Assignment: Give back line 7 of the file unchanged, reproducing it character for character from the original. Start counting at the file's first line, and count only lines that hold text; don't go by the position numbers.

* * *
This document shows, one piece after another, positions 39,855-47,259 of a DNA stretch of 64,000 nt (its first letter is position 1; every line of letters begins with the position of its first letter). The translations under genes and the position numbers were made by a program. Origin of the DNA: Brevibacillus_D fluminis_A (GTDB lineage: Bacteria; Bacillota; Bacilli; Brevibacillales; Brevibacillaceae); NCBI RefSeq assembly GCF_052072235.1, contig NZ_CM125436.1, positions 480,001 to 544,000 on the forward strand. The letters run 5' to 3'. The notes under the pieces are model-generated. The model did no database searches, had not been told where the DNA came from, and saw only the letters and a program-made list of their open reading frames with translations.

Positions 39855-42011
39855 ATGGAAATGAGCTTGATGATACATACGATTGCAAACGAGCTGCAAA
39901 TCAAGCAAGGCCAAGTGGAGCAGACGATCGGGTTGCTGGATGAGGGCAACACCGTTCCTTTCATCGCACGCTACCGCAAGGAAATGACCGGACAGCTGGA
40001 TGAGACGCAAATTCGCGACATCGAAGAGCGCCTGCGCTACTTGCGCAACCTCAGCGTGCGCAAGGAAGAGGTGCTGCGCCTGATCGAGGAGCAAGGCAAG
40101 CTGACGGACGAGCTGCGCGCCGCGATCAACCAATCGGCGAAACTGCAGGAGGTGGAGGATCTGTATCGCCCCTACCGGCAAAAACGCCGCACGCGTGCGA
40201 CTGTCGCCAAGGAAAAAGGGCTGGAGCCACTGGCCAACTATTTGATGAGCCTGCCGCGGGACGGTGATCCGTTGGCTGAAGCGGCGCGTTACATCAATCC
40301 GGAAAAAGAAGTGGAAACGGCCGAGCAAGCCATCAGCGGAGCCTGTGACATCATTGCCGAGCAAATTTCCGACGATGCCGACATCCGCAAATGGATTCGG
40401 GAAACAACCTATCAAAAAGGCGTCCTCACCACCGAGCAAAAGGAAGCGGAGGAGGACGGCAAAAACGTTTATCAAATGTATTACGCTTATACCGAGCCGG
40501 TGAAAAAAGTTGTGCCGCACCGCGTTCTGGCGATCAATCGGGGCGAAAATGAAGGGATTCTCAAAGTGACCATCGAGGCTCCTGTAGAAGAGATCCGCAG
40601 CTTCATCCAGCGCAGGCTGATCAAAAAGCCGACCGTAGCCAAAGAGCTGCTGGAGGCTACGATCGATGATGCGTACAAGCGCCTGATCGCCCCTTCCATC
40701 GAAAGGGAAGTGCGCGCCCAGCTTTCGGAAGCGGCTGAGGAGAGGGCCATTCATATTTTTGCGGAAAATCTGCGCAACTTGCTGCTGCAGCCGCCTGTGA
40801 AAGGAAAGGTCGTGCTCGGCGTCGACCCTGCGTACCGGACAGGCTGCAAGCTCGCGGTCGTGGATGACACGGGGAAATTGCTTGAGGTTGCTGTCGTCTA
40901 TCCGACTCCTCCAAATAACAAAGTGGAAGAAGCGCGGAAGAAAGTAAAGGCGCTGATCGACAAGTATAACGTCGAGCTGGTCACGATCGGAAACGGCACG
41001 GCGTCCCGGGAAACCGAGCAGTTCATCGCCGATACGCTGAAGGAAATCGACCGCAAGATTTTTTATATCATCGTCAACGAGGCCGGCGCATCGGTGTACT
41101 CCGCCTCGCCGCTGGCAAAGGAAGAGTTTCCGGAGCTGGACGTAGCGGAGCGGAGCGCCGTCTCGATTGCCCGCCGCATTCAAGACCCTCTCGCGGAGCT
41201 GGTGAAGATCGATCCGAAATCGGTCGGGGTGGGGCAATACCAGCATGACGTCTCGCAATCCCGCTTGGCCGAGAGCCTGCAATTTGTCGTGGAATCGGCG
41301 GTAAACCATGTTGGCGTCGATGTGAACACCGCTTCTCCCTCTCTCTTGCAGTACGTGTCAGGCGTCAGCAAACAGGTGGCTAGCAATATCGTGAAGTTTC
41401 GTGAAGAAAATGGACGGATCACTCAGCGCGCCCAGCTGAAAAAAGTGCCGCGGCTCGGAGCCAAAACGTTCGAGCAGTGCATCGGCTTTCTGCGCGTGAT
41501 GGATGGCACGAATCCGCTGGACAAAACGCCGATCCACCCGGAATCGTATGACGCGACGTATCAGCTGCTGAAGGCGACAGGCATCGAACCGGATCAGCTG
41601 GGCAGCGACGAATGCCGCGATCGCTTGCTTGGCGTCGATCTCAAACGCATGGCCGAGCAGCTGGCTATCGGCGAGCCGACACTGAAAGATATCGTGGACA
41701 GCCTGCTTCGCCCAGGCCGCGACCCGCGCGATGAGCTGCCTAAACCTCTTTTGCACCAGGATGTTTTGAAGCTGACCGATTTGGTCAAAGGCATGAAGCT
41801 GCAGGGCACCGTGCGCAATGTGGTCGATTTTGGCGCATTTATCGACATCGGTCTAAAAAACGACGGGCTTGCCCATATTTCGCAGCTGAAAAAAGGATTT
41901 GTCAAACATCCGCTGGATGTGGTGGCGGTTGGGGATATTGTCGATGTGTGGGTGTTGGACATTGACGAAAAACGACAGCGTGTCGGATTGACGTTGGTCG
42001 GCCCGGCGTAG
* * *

40201 CTGTCGCCAAGGAAAAAGGGCTGGAGCCACTGGCCAACTATTTGATGAGCCTGCCGCGGGACGGTGATCCGTTGGCTGAAGCGGCGCGTTACATCAATCC